The D/A converter used is an Ashai Kasei AK4497 32bit 192kHz with upsampling, and the analogue output stage is based-around ECC88 double-triode tubes, 1 per channel. The output voltage is quoted at 1.5v, and unbalanced. It would have been nice to have balanced outputs as well, but – not a deal breaker... The 14DC+ features a USB digital input – 32Bit 384KHz (USB) with DSD up to 5,6 Mhz. However, I had difficulty getting the USB connection to work with my laptop, and so couldn’t really investigate this side of things.
The Roma 14DC+ is a full-size player measuring 410×390×95mm. In terms of features and facilities, the Roma is fairly minimalist. No variable output, no balanced output, no headphone socket, no switched normal/upsampling option, etc. But everything you might want is there, including a USB digital input. So, little or nothing important left out. It’s built on a steel chassis with a steel top sleeve, and a curved solid-aluminium front fascia plate (in black or silver) that’s 10mm thick at the edges and 20mm thick in the centre. During use, the player gets mildly warm to the touch, but that’s all. When switched off, the tube heaters remain on which keeps the player nicely primed and ready for serious listening the moment it’s switched on.
I was immediately struck by an overall presentation, which seemed clean, clear and focused, with good detail and definition. I noted almost instantly the Roma’s extra focus and precision. There was nothing coarse, loose, or wayward about the sound. Rather, it seemed focussed and controlled, with excellent clarity and detail. A truthful neutral presentation that sounded natural and real, with no hint of exaggeration or excess.
As someone who mainly listens to classical music, I place high emphasis on natural tonal quality and truthful timbres. For example – in real life, a violin often has a woody mellowness which most hi-fi finds very hard to replicate. The same holds true of an unamplified voice. It’s difficult to put this quality into words, but you know it as soon as you hear it. It manifests itself as a kind of effortlessness – as though the reproduction is being achieved without unnecessary struggle or effort.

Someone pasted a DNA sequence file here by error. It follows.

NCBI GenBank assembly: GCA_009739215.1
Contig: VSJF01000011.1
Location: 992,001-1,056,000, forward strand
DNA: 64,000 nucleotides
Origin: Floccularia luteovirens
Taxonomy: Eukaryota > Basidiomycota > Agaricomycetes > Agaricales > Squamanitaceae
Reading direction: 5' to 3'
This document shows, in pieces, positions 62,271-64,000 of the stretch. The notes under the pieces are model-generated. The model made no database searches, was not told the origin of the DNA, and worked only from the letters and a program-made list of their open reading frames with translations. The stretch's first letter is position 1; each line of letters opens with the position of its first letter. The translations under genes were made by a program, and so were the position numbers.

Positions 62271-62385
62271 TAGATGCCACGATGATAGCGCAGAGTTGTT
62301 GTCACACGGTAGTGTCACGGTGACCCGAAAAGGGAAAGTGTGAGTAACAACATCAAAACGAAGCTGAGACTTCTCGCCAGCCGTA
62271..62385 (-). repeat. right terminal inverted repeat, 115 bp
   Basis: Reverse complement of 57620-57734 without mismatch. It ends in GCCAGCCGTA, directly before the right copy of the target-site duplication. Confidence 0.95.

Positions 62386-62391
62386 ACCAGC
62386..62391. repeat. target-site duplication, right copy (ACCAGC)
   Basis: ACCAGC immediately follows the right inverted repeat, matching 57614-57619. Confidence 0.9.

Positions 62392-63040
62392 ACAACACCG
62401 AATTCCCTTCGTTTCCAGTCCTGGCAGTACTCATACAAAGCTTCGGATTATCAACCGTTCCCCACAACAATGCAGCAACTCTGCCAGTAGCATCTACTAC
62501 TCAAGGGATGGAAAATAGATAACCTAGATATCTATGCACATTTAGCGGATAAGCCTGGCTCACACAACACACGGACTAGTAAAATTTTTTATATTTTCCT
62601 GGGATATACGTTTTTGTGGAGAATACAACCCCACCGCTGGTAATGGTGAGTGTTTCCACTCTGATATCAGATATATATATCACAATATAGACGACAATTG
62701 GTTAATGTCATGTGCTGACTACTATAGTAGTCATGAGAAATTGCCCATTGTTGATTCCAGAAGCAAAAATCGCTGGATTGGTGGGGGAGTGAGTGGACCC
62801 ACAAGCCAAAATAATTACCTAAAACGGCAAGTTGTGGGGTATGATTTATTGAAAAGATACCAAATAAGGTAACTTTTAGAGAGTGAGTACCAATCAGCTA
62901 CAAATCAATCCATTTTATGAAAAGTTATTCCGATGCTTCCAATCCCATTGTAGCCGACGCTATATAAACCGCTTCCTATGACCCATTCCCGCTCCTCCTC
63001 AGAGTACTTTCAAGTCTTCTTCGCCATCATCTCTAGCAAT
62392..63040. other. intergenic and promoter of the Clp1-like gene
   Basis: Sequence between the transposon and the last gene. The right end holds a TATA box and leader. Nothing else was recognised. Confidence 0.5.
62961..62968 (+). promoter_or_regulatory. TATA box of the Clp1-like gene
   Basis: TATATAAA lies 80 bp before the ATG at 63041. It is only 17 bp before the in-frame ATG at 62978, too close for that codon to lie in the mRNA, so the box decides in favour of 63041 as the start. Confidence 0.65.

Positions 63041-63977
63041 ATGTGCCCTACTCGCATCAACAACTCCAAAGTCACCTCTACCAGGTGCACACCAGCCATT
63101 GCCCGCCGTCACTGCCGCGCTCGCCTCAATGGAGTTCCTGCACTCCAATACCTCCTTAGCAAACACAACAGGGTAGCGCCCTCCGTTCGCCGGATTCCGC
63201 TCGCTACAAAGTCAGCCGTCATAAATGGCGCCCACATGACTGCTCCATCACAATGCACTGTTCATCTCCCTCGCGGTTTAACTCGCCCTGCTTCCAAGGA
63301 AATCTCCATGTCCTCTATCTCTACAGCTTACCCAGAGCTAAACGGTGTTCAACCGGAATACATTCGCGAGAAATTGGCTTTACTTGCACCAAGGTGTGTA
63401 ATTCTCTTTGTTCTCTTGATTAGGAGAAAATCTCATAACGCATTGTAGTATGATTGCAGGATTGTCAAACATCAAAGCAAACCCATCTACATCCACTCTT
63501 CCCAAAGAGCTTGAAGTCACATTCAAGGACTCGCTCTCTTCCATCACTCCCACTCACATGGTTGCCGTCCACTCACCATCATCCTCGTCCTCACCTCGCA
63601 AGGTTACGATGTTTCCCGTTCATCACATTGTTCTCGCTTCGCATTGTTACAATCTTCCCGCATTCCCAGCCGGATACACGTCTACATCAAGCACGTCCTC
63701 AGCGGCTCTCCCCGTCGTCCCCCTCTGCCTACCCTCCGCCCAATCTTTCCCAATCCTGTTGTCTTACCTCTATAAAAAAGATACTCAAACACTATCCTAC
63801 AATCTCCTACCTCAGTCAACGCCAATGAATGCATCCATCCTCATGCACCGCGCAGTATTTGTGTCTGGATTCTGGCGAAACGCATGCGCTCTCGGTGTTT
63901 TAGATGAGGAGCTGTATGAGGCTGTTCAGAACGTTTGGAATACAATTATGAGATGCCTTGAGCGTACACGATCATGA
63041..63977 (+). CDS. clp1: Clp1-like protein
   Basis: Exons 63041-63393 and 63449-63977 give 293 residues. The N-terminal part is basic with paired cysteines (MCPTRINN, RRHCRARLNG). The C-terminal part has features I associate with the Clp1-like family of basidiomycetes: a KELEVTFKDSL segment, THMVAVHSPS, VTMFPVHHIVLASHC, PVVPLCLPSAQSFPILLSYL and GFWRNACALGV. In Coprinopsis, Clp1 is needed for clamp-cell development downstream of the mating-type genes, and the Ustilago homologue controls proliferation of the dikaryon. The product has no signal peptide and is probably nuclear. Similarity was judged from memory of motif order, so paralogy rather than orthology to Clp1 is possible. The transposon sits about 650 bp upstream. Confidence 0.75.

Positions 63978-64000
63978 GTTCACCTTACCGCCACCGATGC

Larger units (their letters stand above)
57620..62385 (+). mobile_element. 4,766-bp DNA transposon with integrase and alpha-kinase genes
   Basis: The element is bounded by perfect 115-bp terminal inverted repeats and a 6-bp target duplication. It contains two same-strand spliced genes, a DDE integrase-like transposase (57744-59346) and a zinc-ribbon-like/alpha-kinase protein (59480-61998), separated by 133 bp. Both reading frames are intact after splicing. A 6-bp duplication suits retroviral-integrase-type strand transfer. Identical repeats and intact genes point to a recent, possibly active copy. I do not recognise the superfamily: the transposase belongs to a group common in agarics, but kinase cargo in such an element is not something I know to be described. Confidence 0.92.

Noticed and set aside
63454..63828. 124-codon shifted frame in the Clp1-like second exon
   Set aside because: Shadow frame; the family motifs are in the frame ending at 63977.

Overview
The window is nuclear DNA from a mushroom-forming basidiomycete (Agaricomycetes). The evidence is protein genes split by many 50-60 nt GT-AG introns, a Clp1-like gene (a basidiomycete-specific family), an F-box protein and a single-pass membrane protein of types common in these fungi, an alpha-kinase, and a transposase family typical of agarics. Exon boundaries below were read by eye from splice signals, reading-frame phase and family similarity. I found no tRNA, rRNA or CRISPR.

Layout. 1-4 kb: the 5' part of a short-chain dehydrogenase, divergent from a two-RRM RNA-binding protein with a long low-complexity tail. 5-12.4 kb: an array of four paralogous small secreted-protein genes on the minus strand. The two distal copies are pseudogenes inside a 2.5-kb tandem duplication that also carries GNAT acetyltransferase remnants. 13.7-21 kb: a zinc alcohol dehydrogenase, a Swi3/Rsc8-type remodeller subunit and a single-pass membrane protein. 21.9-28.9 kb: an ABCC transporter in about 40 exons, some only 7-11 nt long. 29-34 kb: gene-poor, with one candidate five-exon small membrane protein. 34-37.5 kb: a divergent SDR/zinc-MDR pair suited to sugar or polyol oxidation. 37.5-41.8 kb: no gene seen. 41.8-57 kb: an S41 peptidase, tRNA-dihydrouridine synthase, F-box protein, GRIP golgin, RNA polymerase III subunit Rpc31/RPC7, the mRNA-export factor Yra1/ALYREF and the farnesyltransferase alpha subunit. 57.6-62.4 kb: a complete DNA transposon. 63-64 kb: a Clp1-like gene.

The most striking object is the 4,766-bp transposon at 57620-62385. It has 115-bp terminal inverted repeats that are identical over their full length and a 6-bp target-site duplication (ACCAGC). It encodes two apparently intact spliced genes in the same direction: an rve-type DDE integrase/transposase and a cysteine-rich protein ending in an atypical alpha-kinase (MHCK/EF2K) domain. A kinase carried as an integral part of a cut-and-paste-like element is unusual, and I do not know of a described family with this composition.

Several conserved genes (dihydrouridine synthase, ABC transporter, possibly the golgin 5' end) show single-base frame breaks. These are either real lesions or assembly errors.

The Roma delivered more of this ‘effortlessness’ than my regular CD player. It was clear and detailed, but slightly more refined and mellifluous – like a smooth well-oiled machine. It was akin to SACD; albeit, not quite up to that high standard in terms of resolution. As already mentioned, the Roma 14DC+ delivered a very beguiling sound, and proved extremely easy to listen to. It had a way of drawing you into the music and sounded detailed and clear without seeming over-analytical or ‘revealing’ in the negative sense.
Playing Glenn Gould’s recording of Bach’s Well-Tempered Clavier [Sony], I was impressed by the manner in which Gould’s voicing of this very contrapuntal music stood revealed, allowing you to follow the interweaving musical narrative in terms of dynamics, and tone colour.
The 14DC+ is very good on human voice and seems to bring out lots of subtle mid-tones and warmth without emphasising harshness. I used the word ‘effortless’ before, and that sums up the smooth ease and flow of the music reproduction. But, don’t let this fool you. As with SACD, sometimes the results don’t seem overly impressive. Because there’s no fake drama, the end result can almost seem like something’s missing. I’ve sometimes had similar impressions at live concerts.
Un-amplified music sounds different to amplified music! Often, the latter is on sonic steroids, and the end-result sounds pumped-up and exaggerated. So, while there’s perhaps something slightly understated about the Roma 14DC+, it’s deceptive. Increase the volume a little, and the sound quickly blossoms and burgeons to fill the room. And because the Roma sounds so natural and refined, you won’t find the end result harsh or fatiguing when playing things a bit louder.